Since all Borders stores are still in the huge discount phase, I was tricked into buying yet another book. At this rate, I think I might have to start my own library.
Anyway, the book I picked up is quite special – a fairytale for adults, and children, if you want to scare the bejeebies out of them. Titled The Book of Lost Things, this novel by John Connolly deals with many tough, real world issues, all disguised in the mind of a twelve-year-old boy called David.
David’s world is already falling apart, both on the inside and on the outside: his mother is dying, and the world is on the brink of the Second World War. Both events inevitably happen, and he’s suddenly faced with having to deal with a new mother, a new house, a new brother, and a father who doesn’t have time for him anymore. His world finally spirals out of control when Rose, his stepmother, hits him out of a sudden loss of control, and he finally gives in to the whispering world of the books – his well-loved storybooks, brought to life with the death of his own mother, and bringing him both comfort and fear at the same time.
Now, he’s in a world ruled by a dying king, and is quite literally thrown into the middle of a chaos that began with the birth of The Crooked Man – a trickster who lures angry children into his realm and whispers false promises to them, tempting them to give up that which they should never give up. But as David tries to find a way back to the “real” world, he has to overcome all sorts of obstacles, with every step getting more and more difficult as he’s gradually forced to face his own fears and insecurities. And all the while, The Crooked Man watches, waiting for the moment David gives in to his weaknesses.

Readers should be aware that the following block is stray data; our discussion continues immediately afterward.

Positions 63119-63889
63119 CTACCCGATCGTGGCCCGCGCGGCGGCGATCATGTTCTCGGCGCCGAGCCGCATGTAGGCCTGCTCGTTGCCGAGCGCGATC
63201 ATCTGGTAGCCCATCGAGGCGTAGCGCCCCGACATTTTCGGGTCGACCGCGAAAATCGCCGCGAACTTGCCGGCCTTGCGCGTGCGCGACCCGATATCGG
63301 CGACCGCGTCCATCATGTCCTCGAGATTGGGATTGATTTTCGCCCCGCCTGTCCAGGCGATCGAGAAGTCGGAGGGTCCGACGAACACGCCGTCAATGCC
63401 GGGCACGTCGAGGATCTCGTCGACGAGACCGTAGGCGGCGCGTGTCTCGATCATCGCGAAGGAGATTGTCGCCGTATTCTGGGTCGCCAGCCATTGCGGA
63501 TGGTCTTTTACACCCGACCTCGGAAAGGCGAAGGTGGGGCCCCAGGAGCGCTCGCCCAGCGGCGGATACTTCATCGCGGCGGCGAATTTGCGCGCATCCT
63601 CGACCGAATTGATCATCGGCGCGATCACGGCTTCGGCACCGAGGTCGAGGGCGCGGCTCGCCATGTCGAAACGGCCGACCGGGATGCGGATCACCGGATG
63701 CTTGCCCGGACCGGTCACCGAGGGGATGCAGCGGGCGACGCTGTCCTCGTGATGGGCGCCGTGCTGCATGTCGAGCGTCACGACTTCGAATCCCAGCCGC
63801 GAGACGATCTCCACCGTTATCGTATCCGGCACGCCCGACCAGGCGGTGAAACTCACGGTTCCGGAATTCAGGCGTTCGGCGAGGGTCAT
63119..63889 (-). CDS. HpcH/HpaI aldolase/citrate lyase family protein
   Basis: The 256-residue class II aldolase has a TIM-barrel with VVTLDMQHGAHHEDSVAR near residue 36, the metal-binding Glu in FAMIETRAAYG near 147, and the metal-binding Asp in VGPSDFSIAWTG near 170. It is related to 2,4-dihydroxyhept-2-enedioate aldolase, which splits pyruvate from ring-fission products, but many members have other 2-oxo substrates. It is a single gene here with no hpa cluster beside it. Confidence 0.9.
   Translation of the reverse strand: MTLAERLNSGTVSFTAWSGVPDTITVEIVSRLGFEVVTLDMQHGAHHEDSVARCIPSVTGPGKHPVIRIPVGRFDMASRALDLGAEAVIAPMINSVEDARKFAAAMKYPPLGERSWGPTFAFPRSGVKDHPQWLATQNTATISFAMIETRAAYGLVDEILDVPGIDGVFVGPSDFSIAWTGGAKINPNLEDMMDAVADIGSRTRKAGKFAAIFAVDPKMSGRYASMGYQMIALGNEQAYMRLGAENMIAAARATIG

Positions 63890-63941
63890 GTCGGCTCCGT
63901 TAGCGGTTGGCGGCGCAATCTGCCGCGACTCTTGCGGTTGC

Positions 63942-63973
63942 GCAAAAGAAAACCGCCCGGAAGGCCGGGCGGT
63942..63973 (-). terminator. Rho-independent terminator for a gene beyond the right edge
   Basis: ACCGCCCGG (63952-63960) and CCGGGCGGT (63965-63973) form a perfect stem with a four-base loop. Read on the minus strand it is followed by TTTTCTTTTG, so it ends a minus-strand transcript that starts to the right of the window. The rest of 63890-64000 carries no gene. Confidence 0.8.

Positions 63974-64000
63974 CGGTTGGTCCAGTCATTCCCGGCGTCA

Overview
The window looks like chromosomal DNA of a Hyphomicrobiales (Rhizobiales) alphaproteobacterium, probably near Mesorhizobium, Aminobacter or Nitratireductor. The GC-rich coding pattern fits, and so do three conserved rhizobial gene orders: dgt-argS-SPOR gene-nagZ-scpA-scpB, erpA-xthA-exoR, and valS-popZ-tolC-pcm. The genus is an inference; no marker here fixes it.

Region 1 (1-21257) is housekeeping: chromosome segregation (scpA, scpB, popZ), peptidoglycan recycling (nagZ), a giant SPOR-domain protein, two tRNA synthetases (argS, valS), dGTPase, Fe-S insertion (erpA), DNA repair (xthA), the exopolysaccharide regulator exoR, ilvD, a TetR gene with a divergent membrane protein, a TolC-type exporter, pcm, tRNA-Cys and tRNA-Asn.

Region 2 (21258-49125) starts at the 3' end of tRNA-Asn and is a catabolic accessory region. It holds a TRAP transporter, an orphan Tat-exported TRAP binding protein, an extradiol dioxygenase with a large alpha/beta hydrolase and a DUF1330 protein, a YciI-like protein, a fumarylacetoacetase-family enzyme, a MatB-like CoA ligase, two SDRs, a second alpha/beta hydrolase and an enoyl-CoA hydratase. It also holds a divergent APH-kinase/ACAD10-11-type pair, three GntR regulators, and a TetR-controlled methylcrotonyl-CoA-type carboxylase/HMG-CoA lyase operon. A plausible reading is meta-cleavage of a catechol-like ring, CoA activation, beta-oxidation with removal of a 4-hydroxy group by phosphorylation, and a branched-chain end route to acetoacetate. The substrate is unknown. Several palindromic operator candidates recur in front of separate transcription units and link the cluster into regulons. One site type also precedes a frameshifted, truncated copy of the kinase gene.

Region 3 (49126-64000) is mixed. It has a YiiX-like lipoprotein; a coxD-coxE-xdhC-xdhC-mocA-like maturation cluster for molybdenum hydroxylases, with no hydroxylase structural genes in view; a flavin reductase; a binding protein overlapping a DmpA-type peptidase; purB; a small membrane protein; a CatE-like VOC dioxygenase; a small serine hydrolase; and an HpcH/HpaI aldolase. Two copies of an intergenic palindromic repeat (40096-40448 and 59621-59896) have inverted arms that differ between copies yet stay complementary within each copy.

Around chapter six or seven, I realised that Connolly was following the old Campbell formula for “The Hero’s Journey“. Not that I can fault him for doing so; that formula has been tested and proven itself true time and time again (think Star Wars, The Lord of The Rings, Avatar). If you ever want to try a hand at writing an adventure story, follow the equation. But it is the infinite variations within the formula that fascinates me so much, and Connolly manages to make it his own through clever craftsmanship and inserting observations that are startlingly truthful, like looking at the world from the eyes of a haunted child. For example, David’s father prefers reading the newspaper over storybooks, which is described as “something that would lose its relevance almost as soon as it appeared on the newsstands, the news within already old and dying by the time it was read, quickly overtaken by events in the world beyond” (9). While the “real world” may be important, there are much deeper truths with longer and more permanent roots to be told in stories, and Connolly shows us just that in The Book of Lost Things.
Connolly weaves both the real and fantastical world in a seamless manner, because the same questions and answers can be found in both. It is like placing a mirror between the two worlds, only Connolly does it in such a way that you can’t tell which world is on which side of the mirror. And even though most of the events were quite predictable (even if you’ve never heard of Campbell’s formula before), Connolly brings new life to old stories by retelling them through the eyes of characters who have experienced too much reality in life, recalling the old tradition of fairytelling where stories for children were dark, mature, and menacing. It may not be suitable for kids, but for adults, it may just be the very push we need to learn valuable lessons, and to learn it well. 8/10 stars for this book, and buy it, because the stories Connolly tells will never die.